(A) Introduction. (Read the reference)

This is a passage largely ignored by preachers. It has also given rise to some nonsensical observations by conservative commentators. Authoritarian pastors have unwisely used 1 Corinthians 5 to justify a purge of dissidents from their churches. Finally, the lessons learned from a correct interpretation of the passage are difficult to implement today due to the changed nature of the church. There was only one church at Corinth!

(B) A grave moral lapse.

Paul described it in these words: A man has his father's wife. v1

(1) The nature of the offence.
The young man hadn't married his father's wife. That is not what Paul wrote. The young man has his father's wife. In other words he is sleeping with his step mother - not his actual mother. If he had been sleeping with his mother Paul would have said so. This would have been a far graver offence. Nor does Paul indicate that the man was sleeping with his father's widow. The father is still alive, a fact confirmed by his second epistle: So even though I wrote to you, it was not on account of the one who did wrong or the injured party. 2Cor7v12.

(2) We can imagine what happened.
A Christian youth is living at home with his middle-aged pagan parents. His mother dies and his father marries a much younger woman - nearer to his son's age than his own. The son and his step mother spend a lot of time together and it is clear the young woman prefers his company to that of her husband. Before long they fall in love. The father would have been wiser to marry someone of his own age!

(3) Wrong behaviour.
What the young man did was very wrong because he:

  • (a) Persuaded his father's wife to be unfaithful.
  • (b) Stole the affection of his father's wife.
  • (c) Showed disrespect for his father. He hardly honoured his father!
  • (d) Was a shocking witness to unbelieving Gentiles.

    The gravest kinds of immorality are where we wrong others - deceive, cheat, steal, defraud and traduce.

    (C) Unforgivable inaction.

    The church members at Corinth did nothing about the immoral young man's behaviour. Paul indicated how they should have reacted: Shouldn't you rather have been filled with grief and have put out of your fellowship the man who did this. v2.

    Why didn't the Corinthian church take disciplinary action? Paul provides the answer: And you are proud! v2. The Corinthians believed that they were superior Christians. They were self-congratulatory and tremendously pleased with themselves.

    The believers at Corinth were proud of:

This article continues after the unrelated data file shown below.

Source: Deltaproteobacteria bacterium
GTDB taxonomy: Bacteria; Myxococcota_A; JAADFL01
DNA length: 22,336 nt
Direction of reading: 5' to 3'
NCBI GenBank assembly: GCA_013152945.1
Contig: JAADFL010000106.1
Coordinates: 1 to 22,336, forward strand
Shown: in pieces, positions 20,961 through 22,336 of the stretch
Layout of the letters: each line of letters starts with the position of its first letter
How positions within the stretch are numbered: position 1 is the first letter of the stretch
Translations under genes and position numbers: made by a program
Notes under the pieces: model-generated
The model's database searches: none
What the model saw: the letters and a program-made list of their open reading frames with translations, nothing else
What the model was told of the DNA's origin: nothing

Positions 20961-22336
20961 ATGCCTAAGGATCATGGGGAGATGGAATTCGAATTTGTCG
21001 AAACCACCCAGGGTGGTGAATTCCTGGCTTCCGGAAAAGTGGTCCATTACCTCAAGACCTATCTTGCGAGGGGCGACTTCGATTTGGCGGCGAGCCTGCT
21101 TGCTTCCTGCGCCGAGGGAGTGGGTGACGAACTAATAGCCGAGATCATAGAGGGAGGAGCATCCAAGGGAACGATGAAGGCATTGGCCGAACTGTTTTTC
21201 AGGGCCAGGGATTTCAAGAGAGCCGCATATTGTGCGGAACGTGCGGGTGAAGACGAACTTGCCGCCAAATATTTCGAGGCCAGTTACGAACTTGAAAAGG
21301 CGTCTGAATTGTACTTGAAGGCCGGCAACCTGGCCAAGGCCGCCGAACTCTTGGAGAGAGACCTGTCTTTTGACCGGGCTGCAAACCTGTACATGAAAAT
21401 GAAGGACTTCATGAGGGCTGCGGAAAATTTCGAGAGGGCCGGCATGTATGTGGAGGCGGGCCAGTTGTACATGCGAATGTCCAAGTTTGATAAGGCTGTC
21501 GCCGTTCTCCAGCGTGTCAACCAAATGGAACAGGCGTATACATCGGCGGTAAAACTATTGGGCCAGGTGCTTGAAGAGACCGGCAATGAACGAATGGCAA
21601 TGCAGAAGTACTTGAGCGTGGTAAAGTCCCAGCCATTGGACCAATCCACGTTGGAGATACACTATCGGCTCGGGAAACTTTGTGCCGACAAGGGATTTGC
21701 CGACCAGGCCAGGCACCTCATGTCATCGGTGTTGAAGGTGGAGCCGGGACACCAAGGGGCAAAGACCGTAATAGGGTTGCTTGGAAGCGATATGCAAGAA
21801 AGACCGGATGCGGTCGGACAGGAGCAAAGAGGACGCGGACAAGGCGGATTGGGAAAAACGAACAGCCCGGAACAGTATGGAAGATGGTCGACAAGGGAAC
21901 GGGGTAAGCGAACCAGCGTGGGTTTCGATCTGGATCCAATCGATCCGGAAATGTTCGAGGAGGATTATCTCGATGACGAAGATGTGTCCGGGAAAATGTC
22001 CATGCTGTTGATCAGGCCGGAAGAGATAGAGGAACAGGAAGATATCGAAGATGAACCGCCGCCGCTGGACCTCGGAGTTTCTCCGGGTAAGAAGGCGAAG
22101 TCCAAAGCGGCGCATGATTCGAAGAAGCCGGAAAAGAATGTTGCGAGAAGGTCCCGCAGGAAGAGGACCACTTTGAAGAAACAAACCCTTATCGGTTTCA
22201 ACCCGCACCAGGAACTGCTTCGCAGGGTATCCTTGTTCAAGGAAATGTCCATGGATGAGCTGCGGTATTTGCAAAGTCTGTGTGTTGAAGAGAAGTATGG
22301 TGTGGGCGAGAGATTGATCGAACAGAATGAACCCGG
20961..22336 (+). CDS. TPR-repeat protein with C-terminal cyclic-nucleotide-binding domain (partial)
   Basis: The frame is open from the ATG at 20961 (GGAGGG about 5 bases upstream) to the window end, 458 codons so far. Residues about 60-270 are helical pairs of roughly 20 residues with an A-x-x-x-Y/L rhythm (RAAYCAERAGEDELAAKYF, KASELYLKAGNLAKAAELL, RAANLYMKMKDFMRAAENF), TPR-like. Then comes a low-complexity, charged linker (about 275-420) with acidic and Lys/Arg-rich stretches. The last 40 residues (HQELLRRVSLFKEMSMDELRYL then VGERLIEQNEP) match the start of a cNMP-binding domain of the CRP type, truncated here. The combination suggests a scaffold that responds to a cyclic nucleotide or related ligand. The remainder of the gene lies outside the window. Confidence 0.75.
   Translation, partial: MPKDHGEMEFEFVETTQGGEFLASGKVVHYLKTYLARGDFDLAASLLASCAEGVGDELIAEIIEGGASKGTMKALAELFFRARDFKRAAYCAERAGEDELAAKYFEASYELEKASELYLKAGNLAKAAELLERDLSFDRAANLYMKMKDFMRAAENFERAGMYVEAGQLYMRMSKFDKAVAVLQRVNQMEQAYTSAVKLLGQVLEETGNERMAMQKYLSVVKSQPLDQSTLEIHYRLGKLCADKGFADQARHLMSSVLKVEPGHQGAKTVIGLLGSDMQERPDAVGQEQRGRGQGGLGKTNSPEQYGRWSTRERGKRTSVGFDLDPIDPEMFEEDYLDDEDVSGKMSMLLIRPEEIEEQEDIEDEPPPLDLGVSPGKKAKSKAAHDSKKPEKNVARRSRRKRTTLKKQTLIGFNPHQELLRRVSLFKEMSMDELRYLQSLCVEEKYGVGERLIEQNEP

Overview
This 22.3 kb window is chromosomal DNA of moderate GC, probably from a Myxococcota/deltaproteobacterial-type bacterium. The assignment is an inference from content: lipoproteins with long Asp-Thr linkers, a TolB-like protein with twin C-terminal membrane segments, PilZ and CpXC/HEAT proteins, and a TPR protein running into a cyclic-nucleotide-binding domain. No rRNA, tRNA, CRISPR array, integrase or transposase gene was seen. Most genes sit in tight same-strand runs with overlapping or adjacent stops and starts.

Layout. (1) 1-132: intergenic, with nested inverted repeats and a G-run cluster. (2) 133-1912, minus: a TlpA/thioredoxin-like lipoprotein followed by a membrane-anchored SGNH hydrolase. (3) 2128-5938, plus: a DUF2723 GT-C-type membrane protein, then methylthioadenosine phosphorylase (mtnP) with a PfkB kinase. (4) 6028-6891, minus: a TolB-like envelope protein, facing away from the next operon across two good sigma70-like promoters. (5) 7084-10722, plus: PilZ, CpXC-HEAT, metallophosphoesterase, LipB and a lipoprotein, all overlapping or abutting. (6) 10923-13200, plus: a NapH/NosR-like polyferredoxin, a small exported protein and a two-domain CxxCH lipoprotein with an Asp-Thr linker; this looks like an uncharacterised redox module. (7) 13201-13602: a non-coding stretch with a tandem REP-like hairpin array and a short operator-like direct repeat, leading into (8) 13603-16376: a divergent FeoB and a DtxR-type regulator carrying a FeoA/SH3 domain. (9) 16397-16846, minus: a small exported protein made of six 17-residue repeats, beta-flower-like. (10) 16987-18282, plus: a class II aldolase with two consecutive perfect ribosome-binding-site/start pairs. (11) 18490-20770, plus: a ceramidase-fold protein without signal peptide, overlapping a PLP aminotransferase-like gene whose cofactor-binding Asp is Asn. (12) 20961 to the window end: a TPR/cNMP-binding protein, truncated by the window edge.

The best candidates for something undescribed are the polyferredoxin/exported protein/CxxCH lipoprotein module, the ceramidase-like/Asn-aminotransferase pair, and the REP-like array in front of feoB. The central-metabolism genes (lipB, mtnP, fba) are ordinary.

(1) The overall quality of their church.
    They were so convinced of how wonderful everything was that there could be no problems and no erring brothers and sisters.

    This is quite a common feature of English schools. The senior managers are so full of themselves, so convinced of their leadership prowess and so proud of their school that there is an unwillingness to recognise that any bad behaviour exists among the pupils. There are no disruptive, rude children, no bullies, no drug pushers and no feckless, lazy students. As a consequence there is no need for a structured system of discipline and as a result teachers suffer in their classrooms! Totally unacceptable conduct is never punished. How could it be? It doesn't exist! Such establishments are among the very worst in existence.

    This was the state of affairs in the church at Corinth and it is the state of affairs in modern churches all over the world. It means that totally inappropriate behaviour in Christians goes unchecked and the reputation of the church suffers.

    (2) Their spiritual health and vitality.
    It is possible the Corinthian Christians considered that there were so many strong, mature believers in the fellowship that a few immature, wayward ones could be accommodated without too much trouble.

    In England there are certain schools that are judged by their local authority to have a good disciplinary record and strong staff. These are sometimes sent awkward, anti-social pupils who have been suspended from other schools. Even two or three really difficult children will affect the atmosphere in a school and exploit such weaknesses as exist.

    No church is going to remain unaffected by a handful of problem Christians. Eventually they will cause difficulties and dissention unless disciplined by the fellowship as a whole. It is dangerous to be complacent about the very smallest outbreak of skin cancer.

    (3) Their inclusiveness.
    It is possible the Corinthians were proud of their inclusiveness. Like the Church of England Corinth was a broad church. In Anglicanism all shades of opinion are welcome. Much is made of tolerance and love. Just as Jesus accepted publicans and sinners so does the Episcopalian Church. This is an approach I am very sympathetic to! Unfortunately it can result in condoning behaviour that is immoral. It is not appropriate for practising homosexuals to be clergymen! Parsons should not be drunk and disorderly. Jesus ministered to prostitutes and extortionists in the hope that they would repent!

    (4) Their understanding.
    I expect many Christians at Corinth understood only too well how the young brother fell in love with his stepmother and ended up sleeping with her. I expect some blamed the father for marrying someone young enough to be his daughter.

    During my time as a schoolmaster I participated in many discussions about problem children. One of the very good things about my last school was that such pupils could be brought up during our daily briefings. This sometimes put our headmaster on the spot but to his credit he never abandoned this policy. More often than I liked, pastoral staff would explain that a pupil's behaviour was understandable in view of his difficult home life. The impression was given that now we knew why a boy behaved badly no further action was needed. I would invariably protest at this juncture and say something like: "When X goes out into the big wide world his employers are not going to make allowances because of his background and upbringing. They will just sack him! We will do X no favours if we fail to discipline him." My interventions were never warmly welcomed.

    Churches that have what is called a grown up attitude to immorality are worldly. The Corinthians were in Paul's estimation worldly. So, too, are those Christians who have a liberal, permissive attitude to wicked behaviour. The tragedy is that so-called progressive churches boast about their liberalism.